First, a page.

By the early 14th century the attendance of knights and freeholders had become important, and from 1326 burgh commissioners attended. Consisting of the Three Estates, of clerics, lay tenants in chief, and burgh commissioners sitting in a single chamber, the Scottish parliament acquired significant powers over particular issues.

Most obviously it was needed for consent for taxation but it also had a strong influence over justice, foreign policy, war, and all manner of other legislation, whether political, ecclesiastical, social, or economic.

The parliament had a judicial and political role that was well established by the end of the 13th century. By the late 11th century Celtic law was applied over most of Scotland, with Old Norse law covering the areas under Viking control.

In following centuries as Norman influence grew and more feudal relationships of government were introduced, Scot-Norman law developed, which was initially similar to Anglo-Norman law, but over time differences evolved.

Early in this process David I of Scotland (r. 1124–53) established the office of sheriff with civil and criminal jurisdictions as well as military and administrative functions.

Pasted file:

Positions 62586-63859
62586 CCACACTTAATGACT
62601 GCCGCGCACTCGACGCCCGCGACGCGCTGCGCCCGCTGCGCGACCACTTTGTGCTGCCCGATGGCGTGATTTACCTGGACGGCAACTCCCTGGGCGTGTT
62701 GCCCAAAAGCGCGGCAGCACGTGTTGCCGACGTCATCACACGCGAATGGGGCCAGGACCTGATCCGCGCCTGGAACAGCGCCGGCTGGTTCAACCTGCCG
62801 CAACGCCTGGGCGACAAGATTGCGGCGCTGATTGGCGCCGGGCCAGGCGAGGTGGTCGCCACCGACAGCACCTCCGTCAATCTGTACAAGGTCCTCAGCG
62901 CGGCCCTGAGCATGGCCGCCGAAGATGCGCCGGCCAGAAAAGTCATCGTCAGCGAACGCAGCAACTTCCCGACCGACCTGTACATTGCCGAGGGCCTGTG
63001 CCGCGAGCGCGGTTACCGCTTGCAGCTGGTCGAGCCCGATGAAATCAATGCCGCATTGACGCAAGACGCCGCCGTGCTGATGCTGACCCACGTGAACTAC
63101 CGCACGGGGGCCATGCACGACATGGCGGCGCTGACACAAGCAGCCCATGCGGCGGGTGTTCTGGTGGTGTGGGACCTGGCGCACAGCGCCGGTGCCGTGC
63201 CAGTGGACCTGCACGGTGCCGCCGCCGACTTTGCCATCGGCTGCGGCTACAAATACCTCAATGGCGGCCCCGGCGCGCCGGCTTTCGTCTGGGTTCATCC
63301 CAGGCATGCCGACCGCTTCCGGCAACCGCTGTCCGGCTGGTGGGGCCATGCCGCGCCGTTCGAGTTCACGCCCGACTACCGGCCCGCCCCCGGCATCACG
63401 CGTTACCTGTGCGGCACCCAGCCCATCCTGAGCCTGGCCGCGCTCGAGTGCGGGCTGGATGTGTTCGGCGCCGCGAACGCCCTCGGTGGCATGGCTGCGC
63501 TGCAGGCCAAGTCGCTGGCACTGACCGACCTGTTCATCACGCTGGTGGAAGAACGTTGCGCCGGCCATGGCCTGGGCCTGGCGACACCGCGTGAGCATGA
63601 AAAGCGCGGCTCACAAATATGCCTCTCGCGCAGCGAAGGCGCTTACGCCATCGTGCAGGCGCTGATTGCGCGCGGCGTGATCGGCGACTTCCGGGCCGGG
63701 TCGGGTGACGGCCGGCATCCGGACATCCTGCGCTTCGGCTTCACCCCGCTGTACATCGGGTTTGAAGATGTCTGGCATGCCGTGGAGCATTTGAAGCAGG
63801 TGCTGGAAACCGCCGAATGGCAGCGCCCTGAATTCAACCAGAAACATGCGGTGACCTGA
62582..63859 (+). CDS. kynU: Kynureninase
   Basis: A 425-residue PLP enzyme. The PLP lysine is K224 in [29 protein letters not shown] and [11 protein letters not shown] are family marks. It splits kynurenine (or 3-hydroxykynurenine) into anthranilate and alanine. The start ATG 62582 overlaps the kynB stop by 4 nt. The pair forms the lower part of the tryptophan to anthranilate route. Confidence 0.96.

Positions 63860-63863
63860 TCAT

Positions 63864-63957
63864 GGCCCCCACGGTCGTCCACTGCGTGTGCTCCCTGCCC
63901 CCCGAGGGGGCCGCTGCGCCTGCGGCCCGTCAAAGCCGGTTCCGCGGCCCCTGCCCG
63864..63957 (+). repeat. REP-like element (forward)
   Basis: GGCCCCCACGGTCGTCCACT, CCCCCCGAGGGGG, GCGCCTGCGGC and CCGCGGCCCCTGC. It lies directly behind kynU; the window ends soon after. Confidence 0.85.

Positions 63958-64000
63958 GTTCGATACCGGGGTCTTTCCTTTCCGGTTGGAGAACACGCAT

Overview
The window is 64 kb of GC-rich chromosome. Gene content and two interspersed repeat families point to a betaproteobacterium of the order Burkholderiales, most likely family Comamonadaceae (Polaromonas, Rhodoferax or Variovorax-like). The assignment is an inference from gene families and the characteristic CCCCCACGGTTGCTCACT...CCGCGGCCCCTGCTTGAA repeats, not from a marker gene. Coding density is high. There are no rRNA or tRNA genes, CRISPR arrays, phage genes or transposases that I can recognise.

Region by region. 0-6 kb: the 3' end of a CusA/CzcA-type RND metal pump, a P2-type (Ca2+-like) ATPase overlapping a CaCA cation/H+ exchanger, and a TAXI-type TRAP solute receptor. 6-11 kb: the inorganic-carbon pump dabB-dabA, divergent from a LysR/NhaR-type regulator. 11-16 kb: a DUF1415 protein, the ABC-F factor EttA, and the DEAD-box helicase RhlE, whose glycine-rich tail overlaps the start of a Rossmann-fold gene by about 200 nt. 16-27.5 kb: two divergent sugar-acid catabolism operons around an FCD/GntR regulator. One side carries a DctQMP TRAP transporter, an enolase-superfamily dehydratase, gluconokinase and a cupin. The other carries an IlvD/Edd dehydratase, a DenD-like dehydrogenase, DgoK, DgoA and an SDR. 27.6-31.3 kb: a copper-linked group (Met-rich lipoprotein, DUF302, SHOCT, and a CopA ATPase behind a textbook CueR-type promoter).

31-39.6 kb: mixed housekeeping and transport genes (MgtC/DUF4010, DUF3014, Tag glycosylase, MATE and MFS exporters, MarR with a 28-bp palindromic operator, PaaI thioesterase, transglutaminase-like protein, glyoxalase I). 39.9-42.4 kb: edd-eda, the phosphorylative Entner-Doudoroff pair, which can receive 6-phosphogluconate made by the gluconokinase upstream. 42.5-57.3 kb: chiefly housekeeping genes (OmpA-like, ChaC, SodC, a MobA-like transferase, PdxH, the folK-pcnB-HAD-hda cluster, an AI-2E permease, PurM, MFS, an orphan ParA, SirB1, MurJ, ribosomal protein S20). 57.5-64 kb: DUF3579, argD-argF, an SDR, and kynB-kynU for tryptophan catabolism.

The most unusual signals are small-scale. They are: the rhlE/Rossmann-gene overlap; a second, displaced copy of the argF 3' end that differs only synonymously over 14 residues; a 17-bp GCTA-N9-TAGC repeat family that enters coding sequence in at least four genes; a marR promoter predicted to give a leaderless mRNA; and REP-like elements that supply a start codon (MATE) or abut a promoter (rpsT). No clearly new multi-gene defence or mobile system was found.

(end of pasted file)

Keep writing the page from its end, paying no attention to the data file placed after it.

At the same time burgh courts emerged dealing with civil and criminal matters, developing law on an English model, and the Dean of Guild courts were developed to deal with building and public safety.


During 600–1450 the kingdom of Scotland followed the typical pattern of European education with the Roman Catholic Church organizing schooling. Church choir schools and grammar schools were founded in all the main burghs and some small towns; early examples include the high school of Glasgow in 1124.

high school of Glasgow
high school of Glasgow, nowdays

The Education Act of 1496 introduced compulsory education for the eldest sons of nobles—a first in Scotland since it forced all nobles and freeholders to educate their eldest sons in Latin, followed by the arts and Scots law.

The children were sent to a grammar school to be taught Latin when they reached the age of eight or nine. Once they had learned Latin, they had to attend a school of art or of law for a minimum of three years. After that basic education, the children of the nobles could attend university.

The first universities in Scotland, all ecclesiastical foundations, were built during the 15th century imitating the cultural development of England, which already had the universities of Cambridge and Oxford since the 11th century.

Saint Andrew’s University was founded in 1410 when a charter of incorporation was bestowed upon the Augustinian priory of Saint Andrew’s Cathedral. At this time much of the teaching was of a religious nature and was conducted by clerics associated with the cathedral.

Cultural Developments

During 600–1450 the Scottish people introduced several music instruments, the most important the harp and the bagpipe. The harp, also called clarsach, is an instrument with a long history in Scotland, rivaling even bagpipes for the position of national instrument.